Alfie MacKay talks to his team after a game on June 22. MacKay’s connections in Scotland have led his team to an informal link to the professional Scottish club, Inverness Caledonian Thistle. Brendan Kyle Jure photo.

Alfie MacKay talks to his team after a game on June 22. MacKay’s connections in Scotland have led his team to an informal link to the professional Scottish club, Inverness Caledonian Thistle. Brendan Kyle Jure photo.

Inverness Caledonian Thistle takes interest in young 100 Mile House soccer players

The professional soccer club has forged a link with an u8 soccer team in 100 Mile House

  • Jun. 27, 2019 12:00 a.m.

It’s funny how connections forged long ago and almost a world away can impact several children in 100 Mile House when two old school friends reconnect on Facebook.

Alfie MacKay and Jim Oliver used to play for their school team in a small Scottish village but lost touch, before touching base on social media.

MacKay is a coach within the 100 Mile House Minor Soccer Association (OMHSA), coaching an under-8’s team. Oliver became a professional player, turning out for Dundee United’s reserve side before playing for Scottish sides, Montrose and Inverness Caledonian Thistle (ICT) as well as England’s Wigan Athletic. After his playing days, Oliver stepped away from the pitch and into the front office. He is now ICT’s communications manager.

“I was reading some of Alfie’s posts [on Facebook] about him coaching his son and the other youngsters, and he was asking for some advice and I thought that maybe I could help him and sent him a few words of encouragement,” said Oliver.

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MacKay said he was finding it hard to motivate his son and the other children on the team, adding most of them have never played soccer before. He said Oliver asked him how he would like if ICT linked up with them and when the OMHSA coach said ‘really?’ he was answered with a “sure, why not.”

“It’s still early days. It’s informal at the moment,” said MacKay. “I’m not sure where ICT is going with it. It’s a professional soccer club and they have directors, they have a board that has to agree with everything, but Jim, he’s sent me a box of stuff for the kids. I have no idea what’s in it.”

Oliver has also been posting updates on the 100 Mile team to the official ICT Facebook page, offering encouraging words.

“Already, we’re noticing an improvement as far as performance. They’re wanting to be there,” said Gary Stone, a father of one of the players. “My biggest thing I noticed with my son is that he feels like he’s being recognised for his efforts. It’s given him more drive and it’s made him a better child outside of soccer. It’s given him a leadership role and his attitude has totally changed because of it.”

MacKay also added some changes he has seen in his young players since the OMHSA under-8’s have become the ‘Wee Caley Jags’ (the Caley Jags is one of ICT’s nicknames).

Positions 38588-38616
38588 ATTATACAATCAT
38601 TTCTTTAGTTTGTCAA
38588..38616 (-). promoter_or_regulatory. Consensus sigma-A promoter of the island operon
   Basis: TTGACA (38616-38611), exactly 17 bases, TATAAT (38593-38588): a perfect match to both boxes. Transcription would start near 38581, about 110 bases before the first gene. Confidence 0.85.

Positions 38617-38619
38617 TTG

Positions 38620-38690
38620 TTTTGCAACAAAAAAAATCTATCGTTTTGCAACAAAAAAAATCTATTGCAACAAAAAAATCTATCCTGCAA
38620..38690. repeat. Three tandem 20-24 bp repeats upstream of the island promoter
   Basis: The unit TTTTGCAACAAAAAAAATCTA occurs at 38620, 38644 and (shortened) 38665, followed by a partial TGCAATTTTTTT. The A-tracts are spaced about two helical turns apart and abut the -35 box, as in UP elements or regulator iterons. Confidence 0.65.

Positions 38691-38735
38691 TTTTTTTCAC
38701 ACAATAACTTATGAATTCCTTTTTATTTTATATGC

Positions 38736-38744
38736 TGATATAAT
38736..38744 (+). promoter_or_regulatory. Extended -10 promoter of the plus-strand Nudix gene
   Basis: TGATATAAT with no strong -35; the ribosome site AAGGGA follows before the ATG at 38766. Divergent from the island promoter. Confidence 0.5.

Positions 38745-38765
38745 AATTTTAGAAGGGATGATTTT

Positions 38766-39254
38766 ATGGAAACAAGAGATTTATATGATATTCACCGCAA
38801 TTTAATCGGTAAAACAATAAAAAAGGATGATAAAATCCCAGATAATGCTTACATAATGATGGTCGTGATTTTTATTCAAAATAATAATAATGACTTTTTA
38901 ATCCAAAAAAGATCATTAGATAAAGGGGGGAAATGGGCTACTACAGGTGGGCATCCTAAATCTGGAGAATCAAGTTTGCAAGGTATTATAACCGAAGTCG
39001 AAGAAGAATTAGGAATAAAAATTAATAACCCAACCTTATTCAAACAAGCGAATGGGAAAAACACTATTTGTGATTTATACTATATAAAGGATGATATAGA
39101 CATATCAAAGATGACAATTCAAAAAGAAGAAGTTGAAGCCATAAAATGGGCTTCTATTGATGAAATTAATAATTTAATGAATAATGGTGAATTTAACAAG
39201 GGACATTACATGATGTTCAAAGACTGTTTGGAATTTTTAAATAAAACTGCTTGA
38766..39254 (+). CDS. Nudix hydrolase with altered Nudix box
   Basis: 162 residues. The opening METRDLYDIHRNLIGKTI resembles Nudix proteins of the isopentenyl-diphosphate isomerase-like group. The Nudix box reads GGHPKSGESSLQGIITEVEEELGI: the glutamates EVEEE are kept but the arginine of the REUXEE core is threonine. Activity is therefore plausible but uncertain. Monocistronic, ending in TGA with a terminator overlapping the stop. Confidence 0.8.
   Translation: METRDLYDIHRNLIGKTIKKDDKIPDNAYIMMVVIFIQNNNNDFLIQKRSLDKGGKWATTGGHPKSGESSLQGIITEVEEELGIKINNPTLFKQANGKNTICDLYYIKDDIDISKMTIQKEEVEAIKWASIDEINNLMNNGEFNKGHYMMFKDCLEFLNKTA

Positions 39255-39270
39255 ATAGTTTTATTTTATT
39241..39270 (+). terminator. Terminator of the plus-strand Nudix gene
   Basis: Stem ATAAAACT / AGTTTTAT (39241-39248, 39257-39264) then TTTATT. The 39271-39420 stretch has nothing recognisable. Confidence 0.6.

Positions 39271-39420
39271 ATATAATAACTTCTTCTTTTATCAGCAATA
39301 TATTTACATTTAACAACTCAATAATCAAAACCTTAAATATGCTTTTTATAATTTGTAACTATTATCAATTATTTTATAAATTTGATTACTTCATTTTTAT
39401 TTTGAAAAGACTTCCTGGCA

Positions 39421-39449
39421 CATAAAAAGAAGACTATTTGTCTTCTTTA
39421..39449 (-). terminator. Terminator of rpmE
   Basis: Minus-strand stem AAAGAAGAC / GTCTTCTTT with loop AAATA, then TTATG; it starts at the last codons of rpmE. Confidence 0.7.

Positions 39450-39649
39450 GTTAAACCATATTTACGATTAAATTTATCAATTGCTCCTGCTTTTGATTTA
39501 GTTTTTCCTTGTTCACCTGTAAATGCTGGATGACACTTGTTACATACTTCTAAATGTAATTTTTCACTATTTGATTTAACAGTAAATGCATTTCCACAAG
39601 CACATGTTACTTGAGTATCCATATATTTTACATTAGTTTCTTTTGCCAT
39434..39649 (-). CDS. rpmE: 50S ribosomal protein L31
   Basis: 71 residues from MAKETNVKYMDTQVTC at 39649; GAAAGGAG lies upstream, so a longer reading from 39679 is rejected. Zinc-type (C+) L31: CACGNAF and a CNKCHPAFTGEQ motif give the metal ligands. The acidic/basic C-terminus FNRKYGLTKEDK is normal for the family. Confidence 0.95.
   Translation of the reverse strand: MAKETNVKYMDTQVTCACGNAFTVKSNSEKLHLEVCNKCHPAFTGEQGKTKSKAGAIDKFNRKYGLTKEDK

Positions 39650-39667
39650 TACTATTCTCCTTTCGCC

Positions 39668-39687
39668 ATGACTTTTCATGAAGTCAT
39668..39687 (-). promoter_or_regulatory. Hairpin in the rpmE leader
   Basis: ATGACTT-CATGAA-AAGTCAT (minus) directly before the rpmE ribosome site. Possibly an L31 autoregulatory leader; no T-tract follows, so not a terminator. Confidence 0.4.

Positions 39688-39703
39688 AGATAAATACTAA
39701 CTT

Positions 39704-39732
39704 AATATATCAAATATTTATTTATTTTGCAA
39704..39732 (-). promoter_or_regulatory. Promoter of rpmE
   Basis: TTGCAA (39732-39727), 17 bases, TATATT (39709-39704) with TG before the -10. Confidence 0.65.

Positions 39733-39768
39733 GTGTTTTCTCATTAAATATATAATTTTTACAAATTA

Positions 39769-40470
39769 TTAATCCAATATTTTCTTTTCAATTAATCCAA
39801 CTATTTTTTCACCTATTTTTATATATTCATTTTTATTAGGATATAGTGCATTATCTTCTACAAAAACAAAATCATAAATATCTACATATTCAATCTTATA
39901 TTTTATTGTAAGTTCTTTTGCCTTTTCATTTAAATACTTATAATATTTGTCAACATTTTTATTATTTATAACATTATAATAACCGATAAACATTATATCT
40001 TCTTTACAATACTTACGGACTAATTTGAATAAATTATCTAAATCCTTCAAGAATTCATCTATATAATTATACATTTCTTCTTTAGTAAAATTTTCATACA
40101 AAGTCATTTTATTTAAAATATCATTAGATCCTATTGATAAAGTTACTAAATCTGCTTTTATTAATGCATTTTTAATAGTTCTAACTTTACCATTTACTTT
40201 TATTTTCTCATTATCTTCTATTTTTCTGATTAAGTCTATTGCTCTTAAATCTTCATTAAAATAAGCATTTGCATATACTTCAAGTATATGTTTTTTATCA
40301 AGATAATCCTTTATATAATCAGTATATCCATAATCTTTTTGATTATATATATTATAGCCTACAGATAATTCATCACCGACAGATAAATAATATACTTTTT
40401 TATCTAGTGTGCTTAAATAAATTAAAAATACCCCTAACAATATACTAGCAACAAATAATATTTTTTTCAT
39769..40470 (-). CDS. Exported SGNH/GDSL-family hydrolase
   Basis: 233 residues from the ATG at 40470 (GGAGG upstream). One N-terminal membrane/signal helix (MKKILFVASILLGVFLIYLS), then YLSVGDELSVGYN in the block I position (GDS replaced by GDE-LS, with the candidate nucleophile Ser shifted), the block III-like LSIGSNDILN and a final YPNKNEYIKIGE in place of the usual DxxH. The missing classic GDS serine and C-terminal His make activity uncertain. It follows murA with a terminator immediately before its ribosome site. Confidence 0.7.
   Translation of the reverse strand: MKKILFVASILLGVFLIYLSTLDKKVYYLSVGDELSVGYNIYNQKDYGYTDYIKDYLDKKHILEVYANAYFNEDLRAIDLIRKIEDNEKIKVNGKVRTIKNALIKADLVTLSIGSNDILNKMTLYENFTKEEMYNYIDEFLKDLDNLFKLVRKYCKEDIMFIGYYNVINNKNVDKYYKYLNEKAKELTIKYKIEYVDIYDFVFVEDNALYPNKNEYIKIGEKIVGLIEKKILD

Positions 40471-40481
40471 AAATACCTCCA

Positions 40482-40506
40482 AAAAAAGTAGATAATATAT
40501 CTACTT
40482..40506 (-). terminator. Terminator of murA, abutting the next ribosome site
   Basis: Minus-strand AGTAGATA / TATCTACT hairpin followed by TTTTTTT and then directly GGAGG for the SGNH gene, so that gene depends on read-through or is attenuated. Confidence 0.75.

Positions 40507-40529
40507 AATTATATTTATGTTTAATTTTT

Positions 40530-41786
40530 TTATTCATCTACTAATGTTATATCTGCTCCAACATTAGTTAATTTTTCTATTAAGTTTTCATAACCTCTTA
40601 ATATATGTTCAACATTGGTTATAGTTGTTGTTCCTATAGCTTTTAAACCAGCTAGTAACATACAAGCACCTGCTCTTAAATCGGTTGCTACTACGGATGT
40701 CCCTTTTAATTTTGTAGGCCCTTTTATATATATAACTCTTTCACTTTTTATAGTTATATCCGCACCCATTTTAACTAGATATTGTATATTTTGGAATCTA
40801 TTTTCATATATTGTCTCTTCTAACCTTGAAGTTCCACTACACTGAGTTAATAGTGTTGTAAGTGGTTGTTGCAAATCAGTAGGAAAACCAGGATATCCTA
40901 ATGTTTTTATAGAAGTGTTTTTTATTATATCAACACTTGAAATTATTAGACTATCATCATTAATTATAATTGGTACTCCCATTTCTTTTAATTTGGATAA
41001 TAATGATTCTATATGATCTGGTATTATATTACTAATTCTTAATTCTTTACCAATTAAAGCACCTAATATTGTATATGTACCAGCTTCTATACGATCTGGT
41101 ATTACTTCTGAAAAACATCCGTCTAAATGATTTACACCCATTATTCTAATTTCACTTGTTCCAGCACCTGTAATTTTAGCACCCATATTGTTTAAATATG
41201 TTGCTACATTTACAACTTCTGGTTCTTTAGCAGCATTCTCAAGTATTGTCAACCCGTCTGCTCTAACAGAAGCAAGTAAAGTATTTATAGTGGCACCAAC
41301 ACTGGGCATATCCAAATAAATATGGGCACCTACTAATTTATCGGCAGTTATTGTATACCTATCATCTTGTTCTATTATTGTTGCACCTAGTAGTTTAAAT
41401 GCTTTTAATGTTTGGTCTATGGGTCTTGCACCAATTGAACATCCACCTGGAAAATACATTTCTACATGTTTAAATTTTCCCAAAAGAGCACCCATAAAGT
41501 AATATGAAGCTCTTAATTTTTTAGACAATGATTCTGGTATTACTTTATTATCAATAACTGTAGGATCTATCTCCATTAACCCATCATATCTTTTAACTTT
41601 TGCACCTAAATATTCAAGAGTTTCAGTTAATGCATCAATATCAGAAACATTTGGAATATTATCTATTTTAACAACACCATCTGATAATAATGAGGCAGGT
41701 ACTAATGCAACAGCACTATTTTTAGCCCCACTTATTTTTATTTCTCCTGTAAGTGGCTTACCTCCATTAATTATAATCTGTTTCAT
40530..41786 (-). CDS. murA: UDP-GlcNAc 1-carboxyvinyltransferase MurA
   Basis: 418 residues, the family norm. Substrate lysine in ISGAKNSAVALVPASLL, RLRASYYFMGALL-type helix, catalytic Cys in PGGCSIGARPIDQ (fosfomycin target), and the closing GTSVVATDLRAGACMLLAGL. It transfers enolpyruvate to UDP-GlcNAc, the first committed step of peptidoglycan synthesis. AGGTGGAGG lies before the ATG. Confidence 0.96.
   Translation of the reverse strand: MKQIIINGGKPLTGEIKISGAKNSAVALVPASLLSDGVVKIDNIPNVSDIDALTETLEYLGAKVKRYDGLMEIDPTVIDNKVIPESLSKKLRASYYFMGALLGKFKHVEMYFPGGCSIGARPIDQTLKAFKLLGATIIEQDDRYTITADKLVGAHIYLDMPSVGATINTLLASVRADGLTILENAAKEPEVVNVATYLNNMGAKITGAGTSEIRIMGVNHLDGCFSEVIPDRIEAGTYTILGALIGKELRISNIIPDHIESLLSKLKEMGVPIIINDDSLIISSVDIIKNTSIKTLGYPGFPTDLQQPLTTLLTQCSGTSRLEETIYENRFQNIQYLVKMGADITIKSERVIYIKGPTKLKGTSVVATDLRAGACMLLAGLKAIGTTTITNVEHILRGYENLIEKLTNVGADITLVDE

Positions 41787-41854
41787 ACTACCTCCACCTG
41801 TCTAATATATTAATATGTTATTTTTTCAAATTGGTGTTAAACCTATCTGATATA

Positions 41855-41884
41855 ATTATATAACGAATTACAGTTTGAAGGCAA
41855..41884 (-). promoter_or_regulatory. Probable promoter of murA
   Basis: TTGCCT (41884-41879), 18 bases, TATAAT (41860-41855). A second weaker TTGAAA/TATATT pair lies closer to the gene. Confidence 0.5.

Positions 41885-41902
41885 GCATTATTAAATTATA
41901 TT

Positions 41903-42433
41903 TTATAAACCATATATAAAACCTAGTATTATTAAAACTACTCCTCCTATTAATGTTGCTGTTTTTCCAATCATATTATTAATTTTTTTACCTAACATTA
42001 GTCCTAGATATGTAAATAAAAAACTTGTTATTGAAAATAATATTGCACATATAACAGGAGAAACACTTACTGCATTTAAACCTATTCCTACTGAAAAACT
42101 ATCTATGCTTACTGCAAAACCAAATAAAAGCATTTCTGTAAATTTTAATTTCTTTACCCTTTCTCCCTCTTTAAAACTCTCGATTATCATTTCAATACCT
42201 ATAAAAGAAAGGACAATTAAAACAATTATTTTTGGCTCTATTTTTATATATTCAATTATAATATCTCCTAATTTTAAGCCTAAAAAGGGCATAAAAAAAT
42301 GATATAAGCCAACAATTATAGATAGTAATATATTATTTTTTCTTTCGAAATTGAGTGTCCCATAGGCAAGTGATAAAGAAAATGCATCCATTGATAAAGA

He mentioned one kid who never wanted to come to practice or get involved, but MacKay took him aside and gave him the number 10 shirt, telling the boy it was what all the big strikers for all the majors club wear.

“He slowly started getting more involved and now he loves it. He looks forward to coming and that’s because of the encouragement from the other parents, his teammates, and from Jim and ICT that made this kid say ‘I want to be a part of this,” said MacKay.

His own son, he said, hadn’t scored a goal all season before Saturday, June 15. After seeing one of Oliver’s posts on the ICT Facebook page and went out to his game and scored what MacKay described as an individual goal.

“It was a cracker. One I would have been proud of,” said MacKay. “But [the post] gave him the confidence to do it and that is what being linked to ICT is all about at the moment.”

MacKay reiterated that the link is informal at this stage, but said the ball is in Oliver and Inverness’ court. He added that he would like to see it spread to the entirety of the OMHSA.

Mandy DeJonge, another parent, said she thought the link was amazing, echoing Stone, in saying it gives something for the kids to look forward to.

“It’s really cool they have someone. They are encouraging them and it really helps the kids a lot,” she said. “My daughter was looking them up yesterday and she was so excited.”

MacKay had the players look up ICT’s players and gave them a little homework, asking them to tell him the name of the club’s Canadian player, Charlie Trafford. A midfielder born in Calgary, Trafford has played 50 games for the Scottish club so far but is not the only Canadian link to the club.

Richard Hastings, born in Prince George, played for the club for two stints (1994-2001, 2004-2009) and is most known for scoring the winning goal against Mexico in the 2000 Gold Cup quarter-final, which Canada would go on to win. Vancouver’s Davide Xausa also played for ICT from 1999-2001 and also appeared in the 2000 Gold Cup winning Canadian team.

“It’s kind of neat there is someone from Canada that plays there and we are not exactly the most successful soccer nation, so it’s good for them to see that,” said Bill Warden, whose daughter is on the 100 Mile team.

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